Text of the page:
Conscious Teaching: Teaching and Parenting Is There a Difference?
In her book The Conscious Parent: Transforming Ourselves, Empowering Our Children, Dr. Shefali Tsabary states, “Only to the degree we as parents are attuned to our own being will we know how to help our children attune themselves to their unique essence.” In my book Enlightened Teaching: Elevating Through Maslow's Hierarchy of Needs, the chapter "Conscious Teaching" relates how teaching and parenting are similar.
In her work, Dr. Tsabary posed several questions to parents that I asked myself during some of the most trying moments and challenging student behaviors during my teaching experience. Some of those questions include the following, which are excerpts from my books:
How can I parent (teach) with an awareness of what they truly need from me, and thus become the parent (teacher) they deserve to have?
How can I rise above my own fear of change and transform myself to meet the requirements of my child’s (students’) spirit?
Dare I go against the stream and parent (teach) from a place where the inner life is valued far more than the external?
Do I recognize every aspect of my parenting (teaching) as a call to my higher evolution?
Teaching, like parenting, is a calling the requires us to grow and show up every day in a new way. Another excerpt from the book, actually words of wisdom from Dr. Tsabary, always gave me something to ponder as a teacher and a parent, ".... children are masterminds, unknowingly to them, at evoking unconscious emotional wounds. Unconscious wounds are buried emotions adults need to be explore. Exploring those emotional wounds allow us to be effective in becoming our best possible selves to parent our children. The same holds true for teachers and those who work with developing our youth."
Conscious teaching requires teachers to go to a much higher place than teacher education programs prepare us for. This higher calling is an exchange between students and teachers that elevate both to a higher place of compassion and understanding. Students are masterminds at triggering emotions in us; some of those emotions include fear, love, hate, acceptance, unworthiness, belonging, and empowerment. Students are unaware of the fact their actions and/or words have as much power over us as they do. Moreover, those masterminds use those same ingenious moves to sabotage their academic achievement and our educational progress.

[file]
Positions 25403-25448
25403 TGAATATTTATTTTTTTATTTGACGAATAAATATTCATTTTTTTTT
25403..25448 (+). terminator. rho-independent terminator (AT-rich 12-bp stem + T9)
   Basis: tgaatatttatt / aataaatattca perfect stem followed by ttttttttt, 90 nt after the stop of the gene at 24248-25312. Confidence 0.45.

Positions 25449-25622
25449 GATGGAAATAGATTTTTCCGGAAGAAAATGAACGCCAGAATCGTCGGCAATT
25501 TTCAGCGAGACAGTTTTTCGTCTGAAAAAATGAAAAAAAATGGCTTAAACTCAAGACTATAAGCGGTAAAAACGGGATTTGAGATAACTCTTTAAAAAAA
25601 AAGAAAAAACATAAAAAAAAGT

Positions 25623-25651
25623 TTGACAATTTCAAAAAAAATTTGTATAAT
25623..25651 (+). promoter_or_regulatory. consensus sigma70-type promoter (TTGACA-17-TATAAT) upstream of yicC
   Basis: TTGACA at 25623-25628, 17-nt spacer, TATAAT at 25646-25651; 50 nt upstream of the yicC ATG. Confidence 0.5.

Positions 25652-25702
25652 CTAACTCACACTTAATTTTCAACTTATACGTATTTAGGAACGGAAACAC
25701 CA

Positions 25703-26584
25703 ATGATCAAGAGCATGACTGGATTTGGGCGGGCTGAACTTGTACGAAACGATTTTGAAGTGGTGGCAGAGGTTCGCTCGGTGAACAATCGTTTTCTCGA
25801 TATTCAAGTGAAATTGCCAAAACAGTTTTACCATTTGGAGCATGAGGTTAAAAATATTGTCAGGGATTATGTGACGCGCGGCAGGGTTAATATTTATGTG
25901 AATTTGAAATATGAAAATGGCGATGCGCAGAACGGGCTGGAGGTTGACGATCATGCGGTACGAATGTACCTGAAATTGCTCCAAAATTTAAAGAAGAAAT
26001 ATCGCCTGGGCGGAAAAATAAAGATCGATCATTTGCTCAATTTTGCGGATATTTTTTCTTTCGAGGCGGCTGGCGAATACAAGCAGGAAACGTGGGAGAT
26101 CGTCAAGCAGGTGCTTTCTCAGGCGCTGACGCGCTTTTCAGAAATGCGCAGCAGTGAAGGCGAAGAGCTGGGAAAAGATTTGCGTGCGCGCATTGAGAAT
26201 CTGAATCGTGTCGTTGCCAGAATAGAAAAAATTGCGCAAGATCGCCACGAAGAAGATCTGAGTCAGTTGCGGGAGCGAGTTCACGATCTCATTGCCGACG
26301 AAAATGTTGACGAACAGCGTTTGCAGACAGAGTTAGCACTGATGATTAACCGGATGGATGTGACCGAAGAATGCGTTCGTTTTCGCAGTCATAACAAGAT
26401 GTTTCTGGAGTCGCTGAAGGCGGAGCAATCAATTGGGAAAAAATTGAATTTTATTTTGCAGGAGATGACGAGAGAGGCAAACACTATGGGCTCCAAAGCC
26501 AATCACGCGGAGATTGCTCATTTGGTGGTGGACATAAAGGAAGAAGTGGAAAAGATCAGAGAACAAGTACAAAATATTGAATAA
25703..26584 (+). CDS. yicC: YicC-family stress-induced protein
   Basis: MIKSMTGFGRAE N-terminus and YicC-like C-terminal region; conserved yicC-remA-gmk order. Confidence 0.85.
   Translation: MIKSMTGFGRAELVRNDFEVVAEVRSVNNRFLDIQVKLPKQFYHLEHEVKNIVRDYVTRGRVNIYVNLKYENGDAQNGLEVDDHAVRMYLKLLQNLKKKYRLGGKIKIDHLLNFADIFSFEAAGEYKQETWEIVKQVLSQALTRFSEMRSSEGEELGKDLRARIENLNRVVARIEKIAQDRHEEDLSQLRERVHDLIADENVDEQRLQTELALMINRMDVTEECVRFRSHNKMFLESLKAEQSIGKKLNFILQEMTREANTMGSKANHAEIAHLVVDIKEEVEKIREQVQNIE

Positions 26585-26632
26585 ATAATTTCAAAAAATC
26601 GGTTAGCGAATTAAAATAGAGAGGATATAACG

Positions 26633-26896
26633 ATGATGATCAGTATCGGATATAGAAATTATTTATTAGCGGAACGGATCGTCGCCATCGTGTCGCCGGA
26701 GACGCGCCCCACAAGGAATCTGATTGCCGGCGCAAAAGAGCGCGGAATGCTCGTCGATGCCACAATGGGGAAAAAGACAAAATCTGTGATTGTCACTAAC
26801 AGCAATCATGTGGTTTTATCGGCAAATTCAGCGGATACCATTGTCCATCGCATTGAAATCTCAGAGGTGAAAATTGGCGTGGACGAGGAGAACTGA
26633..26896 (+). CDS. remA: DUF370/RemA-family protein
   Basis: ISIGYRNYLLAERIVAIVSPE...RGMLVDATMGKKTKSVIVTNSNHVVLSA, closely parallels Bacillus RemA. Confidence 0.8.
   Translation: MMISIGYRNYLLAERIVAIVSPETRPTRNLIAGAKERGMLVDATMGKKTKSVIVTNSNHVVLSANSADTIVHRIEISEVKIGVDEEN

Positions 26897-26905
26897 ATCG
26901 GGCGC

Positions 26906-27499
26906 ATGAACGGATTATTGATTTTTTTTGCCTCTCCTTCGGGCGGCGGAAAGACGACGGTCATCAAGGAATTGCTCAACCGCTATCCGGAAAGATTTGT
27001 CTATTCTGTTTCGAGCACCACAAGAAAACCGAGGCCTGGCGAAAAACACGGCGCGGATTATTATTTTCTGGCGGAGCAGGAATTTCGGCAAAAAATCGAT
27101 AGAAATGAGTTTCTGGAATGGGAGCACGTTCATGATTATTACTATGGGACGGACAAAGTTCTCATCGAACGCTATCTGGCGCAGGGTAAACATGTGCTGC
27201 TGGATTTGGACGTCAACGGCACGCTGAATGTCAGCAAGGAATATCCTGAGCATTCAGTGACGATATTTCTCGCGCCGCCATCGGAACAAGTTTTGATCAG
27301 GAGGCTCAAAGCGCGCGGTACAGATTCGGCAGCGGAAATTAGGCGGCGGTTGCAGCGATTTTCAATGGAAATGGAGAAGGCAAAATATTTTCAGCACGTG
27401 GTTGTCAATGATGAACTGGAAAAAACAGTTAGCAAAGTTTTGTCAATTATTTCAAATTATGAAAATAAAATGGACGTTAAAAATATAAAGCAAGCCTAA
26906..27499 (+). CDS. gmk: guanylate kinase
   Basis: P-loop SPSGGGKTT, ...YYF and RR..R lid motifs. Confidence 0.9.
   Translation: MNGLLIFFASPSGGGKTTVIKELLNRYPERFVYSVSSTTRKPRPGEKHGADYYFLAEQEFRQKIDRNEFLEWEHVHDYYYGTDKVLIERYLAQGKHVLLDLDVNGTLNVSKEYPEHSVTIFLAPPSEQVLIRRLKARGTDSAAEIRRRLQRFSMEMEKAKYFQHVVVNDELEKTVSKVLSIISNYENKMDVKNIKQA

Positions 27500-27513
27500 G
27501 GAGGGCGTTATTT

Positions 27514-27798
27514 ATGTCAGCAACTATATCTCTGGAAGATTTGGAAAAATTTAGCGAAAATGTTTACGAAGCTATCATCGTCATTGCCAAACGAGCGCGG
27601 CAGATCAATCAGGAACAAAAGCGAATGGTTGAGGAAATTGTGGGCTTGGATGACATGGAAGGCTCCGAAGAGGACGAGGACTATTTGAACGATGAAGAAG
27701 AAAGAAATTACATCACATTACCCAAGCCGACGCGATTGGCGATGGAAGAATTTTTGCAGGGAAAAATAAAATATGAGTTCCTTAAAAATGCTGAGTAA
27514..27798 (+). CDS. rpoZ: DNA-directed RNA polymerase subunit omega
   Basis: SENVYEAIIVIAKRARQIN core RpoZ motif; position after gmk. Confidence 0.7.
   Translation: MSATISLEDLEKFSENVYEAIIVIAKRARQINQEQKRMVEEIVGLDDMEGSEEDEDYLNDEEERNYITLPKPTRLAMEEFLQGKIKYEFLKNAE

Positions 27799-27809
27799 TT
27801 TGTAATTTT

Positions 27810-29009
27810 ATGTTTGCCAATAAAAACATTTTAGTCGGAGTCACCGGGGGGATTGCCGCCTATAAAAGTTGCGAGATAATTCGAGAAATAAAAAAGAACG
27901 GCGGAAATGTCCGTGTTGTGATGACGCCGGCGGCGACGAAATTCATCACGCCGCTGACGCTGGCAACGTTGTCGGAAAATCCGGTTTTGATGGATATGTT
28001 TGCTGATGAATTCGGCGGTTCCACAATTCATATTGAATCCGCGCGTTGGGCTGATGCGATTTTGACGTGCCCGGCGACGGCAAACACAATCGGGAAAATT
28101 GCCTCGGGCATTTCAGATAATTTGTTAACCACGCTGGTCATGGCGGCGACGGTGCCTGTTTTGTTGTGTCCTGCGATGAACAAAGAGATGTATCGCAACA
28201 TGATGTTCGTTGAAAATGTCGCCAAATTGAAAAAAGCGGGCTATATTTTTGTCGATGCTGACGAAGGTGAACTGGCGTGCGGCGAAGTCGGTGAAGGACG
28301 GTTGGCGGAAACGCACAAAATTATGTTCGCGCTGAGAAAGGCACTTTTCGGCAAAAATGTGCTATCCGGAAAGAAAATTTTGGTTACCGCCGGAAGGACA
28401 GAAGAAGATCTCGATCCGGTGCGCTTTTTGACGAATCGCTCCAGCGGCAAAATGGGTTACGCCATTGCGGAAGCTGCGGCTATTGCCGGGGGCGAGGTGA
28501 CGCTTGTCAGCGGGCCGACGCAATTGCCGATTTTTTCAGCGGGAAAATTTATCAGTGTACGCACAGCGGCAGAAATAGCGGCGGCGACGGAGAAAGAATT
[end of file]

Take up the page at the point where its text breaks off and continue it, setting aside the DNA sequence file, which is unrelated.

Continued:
Being mindful of everything that is going on in the classroom puts us in a more proactive position versus a reactive position. When we become astute to the games children play on us and things that are triggers in them that trigger us, we give them power by reminding them of their gifts and talents that are being directed on a nonproductive task, i.e. classroom disruption or distraction. Complementing them on what they could be gaining and offering us by participating in our game plan ends many of the power struggles that disrupt learning environments.
Working with my children at home gave me a greater understanding of my students because they played the same games but in a different environment. I realized that whenever they did not want to complete a chore or get on the same page as I, they did or said something that was a trigger in me. Those triggers either evoked fear, grief, love, or longing in me. It took a few years for me to realize how I was being played at home and at school. Once I became more conscious of what was going on in my students and children, I began to be more mindful and proactive to share power with instead of power over.
Dr. Tsabary said, “While we believe we hold the power to raise our children, the reality is that our children hold the power to raise us into the parents they need us to become.” This statement was a truth that was constantly confronting me at work and at home. My students were raising me to be the teacher they needed and the parent my children needed; while at home, my children were raising me to be the parent they needed and the teacher my students needed.
A final excerpt from Enlightened Teaching: Elevating Through Maslow's Hierarchy of Needs are once again words of wisdom from Dr. Tsabary. "Dr. Tsabary says that challenging children come into the lives of adults to make them aware of how much growth the adult still needs to do. I found this was true for me as a teacher. I grew by leaps and bounds intellectually and spiritually over the past ten years of my teaching careers." I ended my teaching career with the same question I pondered for over a decade; exacting what is the main difference between being a teacher and being a parent? They both elevated me to become a better person for the children in my life.